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Partial root drying: delivering water saving and sustainable high quality yield into horticulture - HH3609TX

Approximately 70% of world-wide water use is committed to agriculture. Despite this, water shortages limit food production in many regions and if crop production is to be sustained and even increased in a changing environment then water must be used more efficiently. This is certainly the case in the UK where irrigation is required in most regions in most years to ensure reasonable crop yields of the required quality. The predicted impact of climate change on UK weather patterns will increase this reliance on irrigation and is focussing attention on irrigation techniques that allow more efficient use of water. Increasingly, higher value horticultural crops are grown in the UK under protected cropping. This increases yield quality but also provides opportunities both to save water and nutrient resources and to use modified supplies of these variables as regulators of growth and development. This type of ¡¥natural¡¦ growth regulation can replace the widespread use of growth regulating chemicals, an expensive and undesirable component of crop production. Deficit- or nutrient-induced growth regulation can also reduce labour costs for the industry. These highlighted features are all consistent with DEFRA policy for sustainable use of natural resources and labour (Horticultural Crop Sciences ROAME A HH36).
Partial Rootzone Drying (PRD) is a novel deficit irrigation technique which is designed to enhance water use efficiency in crop production by exploiting the plant¡¦s long-distance signalling mechanisms that modify plant growth, development and functioning as the soil dries. The novel science behind these mechanisms has been revealed in the last 15 years or so, largely by the members of this consortium. Exploitation of the science has been actively pursued in two projects in particular, namely the wine grape project centred on the South Australian wine industry based in Adelaide and an EU PRD consortium (IRRISPLIT) co-ordinated in Lancaster. PRD has delivered substantial water savings into the agricultural systems investigated by these projects (and increasingly into other agricultural systems around the world) and has also resulted in significant added value in terms of increased yield quality, labour saving and crop scheduling.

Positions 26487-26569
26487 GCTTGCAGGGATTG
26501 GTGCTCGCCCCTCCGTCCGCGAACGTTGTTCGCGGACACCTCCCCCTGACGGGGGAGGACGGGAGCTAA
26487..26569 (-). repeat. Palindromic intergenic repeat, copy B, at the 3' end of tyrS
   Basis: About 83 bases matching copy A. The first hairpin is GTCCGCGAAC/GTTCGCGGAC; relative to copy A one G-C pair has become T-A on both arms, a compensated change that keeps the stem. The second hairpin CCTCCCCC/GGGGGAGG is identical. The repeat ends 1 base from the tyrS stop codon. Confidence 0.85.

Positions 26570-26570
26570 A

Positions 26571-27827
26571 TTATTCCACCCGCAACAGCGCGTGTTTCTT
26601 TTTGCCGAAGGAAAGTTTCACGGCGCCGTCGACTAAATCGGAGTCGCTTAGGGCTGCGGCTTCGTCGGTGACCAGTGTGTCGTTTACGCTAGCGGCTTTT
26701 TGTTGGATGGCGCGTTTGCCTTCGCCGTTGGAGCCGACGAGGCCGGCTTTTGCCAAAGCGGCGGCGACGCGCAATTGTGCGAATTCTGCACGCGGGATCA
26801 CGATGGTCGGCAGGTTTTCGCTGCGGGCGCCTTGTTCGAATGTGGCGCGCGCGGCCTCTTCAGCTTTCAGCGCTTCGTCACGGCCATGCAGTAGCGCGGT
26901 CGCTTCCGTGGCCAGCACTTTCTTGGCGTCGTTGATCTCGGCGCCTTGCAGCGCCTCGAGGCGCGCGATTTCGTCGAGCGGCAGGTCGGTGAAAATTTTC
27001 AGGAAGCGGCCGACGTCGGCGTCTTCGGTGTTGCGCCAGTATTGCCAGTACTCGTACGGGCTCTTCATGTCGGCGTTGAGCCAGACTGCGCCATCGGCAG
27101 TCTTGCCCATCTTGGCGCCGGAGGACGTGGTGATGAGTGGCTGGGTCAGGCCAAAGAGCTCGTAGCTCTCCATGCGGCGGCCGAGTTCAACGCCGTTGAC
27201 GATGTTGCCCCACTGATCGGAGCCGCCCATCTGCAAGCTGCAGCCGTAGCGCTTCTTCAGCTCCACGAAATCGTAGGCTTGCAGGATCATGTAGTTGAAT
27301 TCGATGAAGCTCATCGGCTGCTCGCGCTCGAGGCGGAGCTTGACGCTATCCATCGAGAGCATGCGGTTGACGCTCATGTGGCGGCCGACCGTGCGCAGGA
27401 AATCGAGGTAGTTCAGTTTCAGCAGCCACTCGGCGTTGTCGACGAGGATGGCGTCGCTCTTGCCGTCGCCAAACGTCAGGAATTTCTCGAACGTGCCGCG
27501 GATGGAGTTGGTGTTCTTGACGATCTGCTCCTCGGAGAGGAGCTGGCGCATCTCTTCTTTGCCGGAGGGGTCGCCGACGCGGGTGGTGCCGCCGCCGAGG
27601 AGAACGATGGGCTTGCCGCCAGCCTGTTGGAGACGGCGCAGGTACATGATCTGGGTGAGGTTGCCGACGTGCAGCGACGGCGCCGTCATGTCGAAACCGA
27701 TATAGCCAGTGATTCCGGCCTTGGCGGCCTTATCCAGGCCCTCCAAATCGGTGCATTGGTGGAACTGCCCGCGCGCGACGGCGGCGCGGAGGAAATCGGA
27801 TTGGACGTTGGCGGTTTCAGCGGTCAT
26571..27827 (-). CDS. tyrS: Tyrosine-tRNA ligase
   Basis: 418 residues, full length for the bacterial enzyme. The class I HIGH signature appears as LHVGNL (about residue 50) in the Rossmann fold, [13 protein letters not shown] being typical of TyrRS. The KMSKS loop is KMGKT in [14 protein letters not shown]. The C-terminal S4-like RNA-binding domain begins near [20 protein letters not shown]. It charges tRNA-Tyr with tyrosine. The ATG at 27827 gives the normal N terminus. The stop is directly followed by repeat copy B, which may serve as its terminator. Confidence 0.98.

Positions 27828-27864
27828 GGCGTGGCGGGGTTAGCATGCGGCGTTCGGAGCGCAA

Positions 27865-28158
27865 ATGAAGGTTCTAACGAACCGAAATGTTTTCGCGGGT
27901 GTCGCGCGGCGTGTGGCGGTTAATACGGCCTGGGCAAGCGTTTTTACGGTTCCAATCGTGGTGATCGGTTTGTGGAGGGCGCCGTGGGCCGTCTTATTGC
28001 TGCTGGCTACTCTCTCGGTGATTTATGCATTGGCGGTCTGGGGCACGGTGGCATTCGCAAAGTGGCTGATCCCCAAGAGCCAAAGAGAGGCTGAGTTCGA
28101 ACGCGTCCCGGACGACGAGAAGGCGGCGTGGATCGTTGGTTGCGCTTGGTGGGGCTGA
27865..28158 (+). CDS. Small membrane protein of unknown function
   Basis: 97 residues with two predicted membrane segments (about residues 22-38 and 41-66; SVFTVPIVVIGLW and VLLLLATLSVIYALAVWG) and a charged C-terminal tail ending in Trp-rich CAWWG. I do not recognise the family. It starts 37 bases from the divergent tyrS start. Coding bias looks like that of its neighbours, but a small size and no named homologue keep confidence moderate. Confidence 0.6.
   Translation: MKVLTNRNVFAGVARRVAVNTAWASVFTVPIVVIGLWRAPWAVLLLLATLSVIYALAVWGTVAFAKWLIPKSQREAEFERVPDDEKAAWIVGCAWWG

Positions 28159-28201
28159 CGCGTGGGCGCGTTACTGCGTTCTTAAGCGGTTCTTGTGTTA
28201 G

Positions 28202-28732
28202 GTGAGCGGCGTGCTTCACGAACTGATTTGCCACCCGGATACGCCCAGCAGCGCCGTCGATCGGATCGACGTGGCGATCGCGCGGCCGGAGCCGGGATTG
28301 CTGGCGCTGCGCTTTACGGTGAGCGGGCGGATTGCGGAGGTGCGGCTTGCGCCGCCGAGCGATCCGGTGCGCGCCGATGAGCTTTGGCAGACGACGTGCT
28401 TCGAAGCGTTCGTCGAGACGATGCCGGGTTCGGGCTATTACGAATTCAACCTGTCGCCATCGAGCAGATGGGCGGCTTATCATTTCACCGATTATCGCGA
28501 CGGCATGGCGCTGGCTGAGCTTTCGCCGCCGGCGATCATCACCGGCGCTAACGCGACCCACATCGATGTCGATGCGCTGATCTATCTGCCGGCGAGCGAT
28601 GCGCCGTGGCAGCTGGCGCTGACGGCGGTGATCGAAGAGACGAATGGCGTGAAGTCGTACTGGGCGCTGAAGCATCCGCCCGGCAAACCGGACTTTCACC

The main objective of this project is to deliver substantial saving of irrigation water in different sectors of UK Horticulture while maintaining or improving crop quality. This will be achieved through optimising the use of PRD technology. While many PRD trials have delivered very positive results, this is not always the case and we seek to understand why this happens. More information is needed on the basic science of long distance signalling and the interactive effects of variable climate and rooting medium with signalling. We will also address the mechanisms that contribute to changes in yield quality under PRD.
By the end of this project we will have:
„h Demonstrated potential water savings under deficit irrigation in a range of horticultural cropping systems.
„h Quantified the effects of PRD and deficit irrigation on yield, WUE and crop quality.
„h Identified the long distance signals that underlie the plant responses to PRD.
„h Established the environmental conditions that maximise the benefits of PRD.
„h Determined the optimum scheduling for implementation of deficit irrigation.
„h Transferred the results of the project to the horticultural industry in the form a decision support tool allowing application of PRD across a range of horticultural sectors
„h Developed a LINK consortium to facilitate further implementation within the horticultural industry

This consortium is uniquely placed to aid DEFRA in its perception and vision of future needs for horticulture and the environment. Expertise of different partners is varied but complementary and together we are able to offer an un-rivalled array of capabilities which, for reasons explained below, will be necessary for the successful completion of this project.
1. To quantify potential water saving under deficit irrigation and the impact of these treatments on yield and WUE (Lancaster, HRI and Dundee)
2. To determine and quantify signalling mechanisms under deficit irrigation (HRI as lead partner)
3. To determine the effects of PRD on resource partitioning and root and leaf functioning (Lancaster as lead partner)
4. To determine the environmental conditions and substrates that maximise the benefits of PRD (Dundee as lead partner)
5. To determine the optimal scheduling of deficit irrigation in the field (Dundee as lead partner)
6. To determine the 'quality' of deficit-grown produce. (HRI as lead partner)
7. To ensure effective technology transfer (Lancaster, HRI and Dundee)
Project Documents
• Final Report : Partial rootzone drying: delivering water saving and sustained high quality yield into horticulture   (1528k)
• Abstract : Partial rootzone drying: delivering water saving and sustained high quality yield into horticulture   (1528k)
• ANX - Annex : App1-TT-ALL   (50k)
• ANX - Annex : App2 - Methods-ALL   (1039k)
• Final Report - SID5A : Partial rootzone drying: delivering water saving and sustained high quality yield into horticulture   (270k)
Time-Scale and Cost
From: 2004

To: 2009

Cost: £1,117,553
Contractor / Funded Organisations
University - Lancaster, Horticulture Research International, University - Dundee, East Malling Research
Climate Change              
Natural Resource Use              
Protected Cropping              
Sustainable Farming and Food              
Fields of Study